The Gospel Doctrine lesson #39; scriptures 3 Nephi 17, 18 & 19 
When Bethany and I had turned in our final draft of Girls Who Choose God: Stories of Strong Women from the Book of Mormon, we breathed a deep sigh of relief. So good to be done! As it worked its way through several committees and processes, we were resting easy. However, when the proof came back to us and we read through the scriptures for a final check, I flinched. We had made a serious error and described the scene with the children and Christ WRONG.


In our books we describe moments of choice when a person has to choose God…but in this instance, the children did not necessarily choose to come to God…they actually got carried by their parents. Now, this story has a happy ending— we were able to save the book by a little editing. But, it got me thinking.

The children come unto Christ because their parents bring them. And I think that is true for all of us…sometimes we have to be carried to Christ by another’s energy, testimony, hard work or faith. I think of all the people who contributed to bringing me to Christ by preparing lessons, or driving me to seminary, or holding activities, or giving me a listening ear, or an example of strength, or wrote a fabulous book that helped me believe Christ. Those people helped carry me to Christ. There have also been times when I have carried others by some of the same activities. We can all take turns carrying and being carried.

And, what struck me, is that Jesus doesn’t differentiate. He simply blesses the children. So, whether we are at a carrying or being carried place in our life, we should know we are still welcome. In fact, we are blessed…as in, we will be blessed by Christ when we come…however we get there.

Related Mormon Women Project Interviews

An Instrument of Homecoming, Joanna Brooks

“The Joseph Smith story, the founding story of our religion, has always been extremely powerful to me. Here is a young boy struggling to find answers and not satisfied with any answers the adults in his life could give him, so he went out and sought through prayer a direct answer from God. I was not a young person who necessarily rejected things my leaders said. I felt very happy in the Church, but this example that when you face challenges in your life, you can pray—you can go to a quiet place in yourself and ask for help—was very, very centering for me, very grounding, and is one of the lessons that has really carried me through my adulthood. I love the fact that Joseph Smith was fourteen. And I was never told that he was some special example and that his experience did not apply to me. His experience applies to all of us! I took a lot of strength from that. And the doctrine embedded in that founding story is personal revelation, the practice of prayer. That’s one of the doctrines of the Church that has always been very dear to me.”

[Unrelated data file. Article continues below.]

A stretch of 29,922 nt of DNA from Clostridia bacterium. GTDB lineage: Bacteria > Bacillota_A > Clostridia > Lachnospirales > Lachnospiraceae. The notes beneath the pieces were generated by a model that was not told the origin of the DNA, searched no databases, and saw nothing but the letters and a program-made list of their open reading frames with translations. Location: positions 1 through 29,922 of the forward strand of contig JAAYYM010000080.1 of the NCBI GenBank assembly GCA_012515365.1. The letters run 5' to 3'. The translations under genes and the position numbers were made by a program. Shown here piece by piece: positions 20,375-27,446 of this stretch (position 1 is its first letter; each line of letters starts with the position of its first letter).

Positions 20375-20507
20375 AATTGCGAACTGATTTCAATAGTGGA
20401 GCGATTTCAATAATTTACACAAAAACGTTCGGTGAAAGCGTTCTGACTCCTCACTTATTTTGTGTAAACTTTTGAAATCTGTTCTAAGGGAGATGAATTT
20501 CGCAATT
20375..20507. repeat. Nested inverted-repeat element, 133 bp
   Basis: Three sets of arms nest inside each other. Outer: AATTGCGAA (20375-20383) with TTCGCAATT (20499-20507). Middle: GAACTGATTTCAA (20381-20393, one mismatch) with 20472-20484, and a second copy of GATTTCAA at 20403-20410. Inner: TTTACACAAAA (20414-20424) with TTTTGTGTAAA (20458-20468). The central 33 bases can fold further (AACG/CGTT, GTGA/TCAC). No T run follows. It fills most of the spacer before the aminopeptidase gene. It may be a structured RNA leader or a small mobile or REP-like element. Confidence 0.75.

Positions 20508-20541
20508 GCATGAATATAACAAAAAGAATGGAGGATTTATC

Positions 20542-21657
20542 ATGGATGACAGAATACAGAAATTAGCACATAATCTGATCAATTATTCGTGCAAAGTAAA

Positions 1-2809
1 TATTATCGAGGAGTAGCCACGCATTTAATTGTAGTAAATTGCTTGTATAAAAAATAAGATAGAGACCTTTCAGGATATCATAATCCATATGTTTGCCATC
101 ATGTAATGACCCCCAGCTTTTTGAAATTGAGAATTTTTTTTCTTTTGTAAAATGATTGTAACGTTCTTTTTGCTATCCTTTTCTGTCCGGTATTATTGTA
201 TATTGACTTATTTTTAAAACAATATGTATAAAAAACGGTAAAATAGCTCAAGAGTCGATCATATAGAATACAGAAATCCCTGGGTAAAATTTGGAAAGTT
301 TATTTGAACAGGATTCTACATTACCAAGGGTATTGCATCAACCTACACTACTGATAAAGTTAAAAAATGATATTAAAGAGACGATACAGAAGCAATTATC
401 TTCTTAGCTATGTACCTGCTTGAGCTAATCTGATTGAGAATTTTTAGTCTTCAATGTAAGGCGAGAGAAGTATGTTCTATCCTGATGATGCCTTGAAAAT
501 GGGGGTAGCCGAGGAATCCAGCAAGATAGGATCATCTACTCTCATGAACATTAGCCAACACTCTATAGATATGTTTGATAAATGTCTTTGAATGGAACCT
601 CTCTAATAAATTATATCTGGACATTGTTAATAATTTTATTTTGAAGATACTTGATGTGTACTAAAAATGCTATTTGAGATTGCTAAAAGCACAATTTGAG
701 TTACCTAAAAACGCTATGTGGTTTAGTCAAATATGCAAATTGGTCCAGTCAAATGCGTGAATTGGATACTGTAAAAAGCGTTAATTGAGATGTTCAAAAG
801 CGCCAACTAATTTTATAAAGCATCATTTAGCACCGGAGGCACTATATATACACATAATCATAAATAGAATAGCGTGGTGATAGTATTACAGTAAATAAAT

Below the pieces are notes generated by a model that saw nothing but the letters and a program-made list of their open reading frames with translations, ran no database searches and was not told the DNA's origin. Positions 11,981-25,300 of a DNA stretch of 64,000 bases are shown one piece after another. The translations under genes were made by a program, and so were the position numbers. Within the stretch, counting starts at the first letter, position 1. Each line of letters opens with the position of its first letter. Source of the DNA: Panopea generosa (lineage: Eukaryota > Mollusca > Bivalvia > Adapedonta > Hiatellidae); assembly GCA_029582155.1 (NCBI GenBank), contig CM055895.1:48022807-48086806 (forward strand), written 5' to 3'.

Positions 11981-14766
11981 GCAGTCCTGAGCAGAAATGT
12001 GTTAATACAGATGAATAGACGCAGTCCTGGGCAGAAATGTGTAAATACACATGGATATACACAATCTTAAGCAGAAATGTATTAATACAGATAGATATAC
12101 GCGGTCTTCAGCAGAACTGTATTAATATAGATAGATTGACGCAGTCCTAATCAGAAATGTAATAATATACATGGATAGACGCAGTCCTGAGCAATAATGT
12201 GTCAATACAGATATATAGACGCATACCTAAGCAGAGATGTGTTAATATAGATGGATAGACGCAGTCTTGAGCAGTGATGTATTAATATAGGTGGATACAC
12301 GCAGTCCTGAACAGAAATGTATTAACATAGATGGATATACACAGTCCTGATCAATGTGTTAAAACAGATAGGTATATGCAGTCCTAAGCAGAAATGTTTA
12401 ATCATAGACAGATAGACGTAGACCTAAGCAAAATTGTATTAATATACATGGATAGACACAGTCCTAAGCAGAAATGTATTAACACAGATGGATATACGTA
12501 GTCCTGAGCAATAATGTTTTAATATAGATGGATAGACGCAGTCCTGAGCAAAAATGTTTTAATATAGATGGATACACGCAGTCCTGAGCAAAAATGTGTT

To Sit At the Feet of Christ, Christie Kay Hansen Frandsen

“Most of what I know about the scriptures really came after I started teaching. My professors at BYU ignited the love and the passion and maybe gave me a little bit of insight on how to study the scriptures. So many people ask me how do I do it, how do I learn so much and it was basically just from teaching.

It has been such a tremendous blessing. It was something that I could do very easily while I was raising my children. And I think it blessed their lives, in fact I know it did. They love the scriptures and it is because I love the scriptures and I would share things with them. They would see me studying and I know that was a really great example, especially to my daughters. It is kind of a Mary story. To sit at the feet of Christ, to read the scriptures, to teach the scriptures with authority. My daughters have something to offer and men will be receptive to that.”

Other Related Women’s Voices

That Our Children May See the Face of the Savior, Cheryl C. Lant

“Now, I would ask you to look around you at those you love. This is what matters most—our families. I am sure that more than anything, you want this family to be yours eternally. The account in 3 Nephi can help us bring our children to Him because it gives us a pattern to follow. First, we must love the Lord with all our hearts, and we must love our children. Second, we must become a worthy example to them by continually seeking the Lord and striving to live the gospel. Third, we must teach our children the gospel and how to live its teachings.

Following this pattern to bring our children to the Savior is a process. Let’s look at the pattern again. First, we must learn how to love the Lord and our families. This takes time, experience, and faith. It requires selfless service. Then, as we are filled with the love of the Lord, we can love. He might weep over what we do, but He loves us and is always there to help us. That is how we must learn to love our children.

Second, we must become worthy examples. This is also a process. If we want our children to come to Christ so that they might see His face, it is important that we seek to see it as well. We have to know the way in order to show it to them. We must put our own lives in order so that the children can look to us and follow. We might ask: “What do my children see when they look at my face? Do they see the image of the Savior in my countenance because of how I live my life?”

Now remember, none of us will be the perfect example for our children, but we all can become worthy parents and leaders. Our striving to be worthy is an example in itself. We may feel as though we are failing at times, but we can keep on trying. With the Lord and through Him, we can be strengthened to be who we need to be. We can do what we need to do.”

Looking for additional perspectives on this lesson? We recommend Mormon Sunday School, Meridian Magazine and LDSLiving.